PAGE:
Nikki Bond, Research Assistant, Money and Mental Health
How local authorities can help break the link between problem debt and suicide
07 December 2018
Earlier this week, we published a report exploring the links between financial difficulty, debt and suicide which shows that in England alone last year, 420,000 people in problem debt thought about suicide. One contributing factor is the intimidating letters people in problem debt receive from lenders, which can leave them feeling there is no way out of their situation. That’s why we’ve launched our new Stop the #DebtThreats campaign, which you can read about here.
But ending intimidating debt letters in only one part of the solution. Tackling a problem this big requires a multilayered approach, and local public health teams are a big part of the puzzle.
Recognising financial difficulty as a risk factor for suicidality
In 2017, the National Suicide Prevention Strategy mandated public health teams to write and implement local area multi-agency suicide prevention plans. These plans must set out the specific needs of the individual local area, alongside plans for service provision to prevent deaths by suicides, and must be updated annually.
As part of our research, we independently audited local authority suicide prevention strategies and action plans, to assess the extent to which financial difficulties were recognised as a risk factor for suicide, and to understand what targeted interventions are in place to tackle this. In reviewing 118 plans available online or made available to us by the local Director of Public Health (plans for 34 other local authorities were not available) we found that:
- Almost all (93%) recognised economic factors as a risk factor for suicide
- Few authorities demonstrated a detailed understanding of how and why financial difficulties specifically can increase the risk of suicidality
- Only 13% of audited authorities were commissioning a targeted intervention to tackle the link between financial difficulty and suicide.
Some local authorities describe how wider economic conditions such as deprivation and unemployment can affect suicide risk. Others conflate these wider conditions with personal financial problems like problem debts. The confusion of broad economic factors like unemployment and personal economic factors like financial difficulty, serve to prevent authorities from identifying interventions, such as the provision of accessible debt advice to tackle the problem.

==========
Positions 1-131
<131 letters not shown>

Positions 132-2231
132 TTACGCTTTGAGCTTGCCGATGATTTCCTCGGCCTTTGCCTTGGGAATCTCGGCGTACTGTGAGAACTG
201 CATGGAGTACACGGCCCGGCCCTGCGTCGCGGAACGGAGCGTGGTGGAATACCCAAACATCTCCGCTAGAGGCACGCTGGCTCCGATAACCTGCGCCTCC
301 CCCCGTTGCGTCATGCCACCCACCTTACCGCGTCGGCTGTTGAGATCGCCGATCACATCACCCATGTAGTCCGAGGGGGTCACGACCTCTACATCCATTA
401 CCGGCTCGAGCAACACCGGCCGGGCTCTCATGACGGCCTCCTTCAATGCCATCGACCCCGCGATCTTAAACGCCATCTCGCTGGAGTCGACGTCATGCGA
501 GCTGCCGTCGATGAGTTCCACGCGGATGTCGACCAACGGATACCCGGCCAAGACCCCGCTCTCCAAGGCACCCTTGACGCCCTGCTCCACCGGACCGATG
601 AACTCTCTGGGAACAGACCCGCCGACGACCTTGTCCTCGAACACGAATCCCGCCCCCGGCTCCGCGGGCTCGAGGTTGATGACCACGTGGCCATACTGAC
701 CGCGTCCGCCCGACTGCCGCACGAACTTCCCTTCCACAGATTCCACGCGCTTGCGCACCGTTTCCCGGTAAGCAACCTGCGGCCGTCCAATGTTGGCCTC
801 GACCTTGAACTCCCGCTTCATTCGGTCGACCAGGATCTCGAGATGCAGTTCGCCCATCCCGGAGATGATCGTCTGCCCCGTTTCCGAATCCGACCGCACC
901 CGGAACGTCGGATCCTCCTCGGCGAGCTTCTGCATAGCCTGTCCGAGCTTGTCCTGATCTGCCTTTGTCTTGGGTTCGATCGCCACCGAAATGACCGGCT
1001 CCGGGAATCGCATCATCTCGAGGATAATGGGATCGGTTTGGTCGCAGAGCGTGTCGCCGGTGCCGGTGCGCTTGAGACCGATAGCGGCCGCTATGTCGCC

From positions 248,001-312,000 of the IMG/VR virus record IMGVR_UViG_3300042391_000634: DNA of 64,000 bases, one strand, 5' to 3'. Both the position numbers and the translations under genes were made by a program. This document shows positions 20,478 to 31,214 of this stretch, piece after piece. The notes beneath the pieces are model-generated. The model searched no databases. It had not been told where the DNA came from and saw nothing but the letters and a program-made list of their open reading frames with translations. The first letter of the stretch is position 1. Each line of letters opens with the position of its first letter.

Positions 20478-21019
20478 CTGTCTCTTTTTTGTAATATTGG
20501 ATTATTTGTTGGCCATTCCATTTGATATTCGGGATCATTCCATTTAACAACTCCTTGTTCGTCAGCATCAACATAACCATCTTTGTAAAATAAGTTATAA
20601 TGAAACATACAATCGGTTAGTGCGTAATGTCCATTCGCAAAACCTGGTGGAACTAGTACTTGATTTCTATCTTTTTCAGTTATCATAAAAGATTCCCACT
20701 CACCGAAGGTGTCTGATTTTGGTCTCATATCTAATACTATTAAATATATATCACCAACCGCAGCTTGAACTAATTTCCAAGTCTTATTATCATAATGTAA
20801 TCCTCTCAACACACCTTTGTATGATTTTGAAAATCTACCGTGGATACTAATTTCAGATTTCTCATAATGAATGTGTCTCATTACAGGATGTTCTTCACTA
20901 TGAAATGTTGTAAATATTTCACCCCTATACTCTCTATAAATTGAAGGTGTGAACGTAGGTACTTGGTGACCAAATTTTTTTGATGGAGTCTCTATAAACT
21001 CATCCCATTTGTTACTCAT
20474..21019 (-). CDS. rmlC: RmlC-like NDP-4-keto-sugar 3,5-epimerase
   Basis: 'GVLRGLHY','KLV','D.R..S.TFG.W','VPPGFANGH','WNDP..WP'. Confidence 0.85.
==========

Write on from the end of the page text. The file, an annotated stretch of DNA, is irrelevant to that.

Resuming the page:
Local authorities as creditors
But local authorities have a much broader relationship with their communities than just organising public health.
Unfortunately, none of the suicide prevention plans we audited recognised the role of local authorities in the collection of outstanding public debts, such as unpaid council tax or parking fines. The consequences for unpaid public debts can be severe, particularly in the case of council tax, which can result in imprisonment. There is also evidence that some local authority collection practices are inflexible and aggressive. This combination of poor practice and severe consequences can cause serious psychological harm for people and can drive suicidality.
The failure of local authorities to recognise the links between their role in suicide prevention and their own in-house collection practices is a serious oversight. In their own collections processes, local authorities have a direct opportunity to tackle suicide risk among those in problem debt. One way to do this would be by adopting the good practice guidelines for council tax collections as set out by Citizens Advice and the Local Government Association
In October, the government committed to another review of local authority suicide prevention plans. We would like this review to go further than identifying local authorities who have an up-to-date plan in place, by auditing the quality of those plans, ensuring that financial difficulty is recognised as a risk factor for suicidality and that appropriate interventions are in place to tackle this link.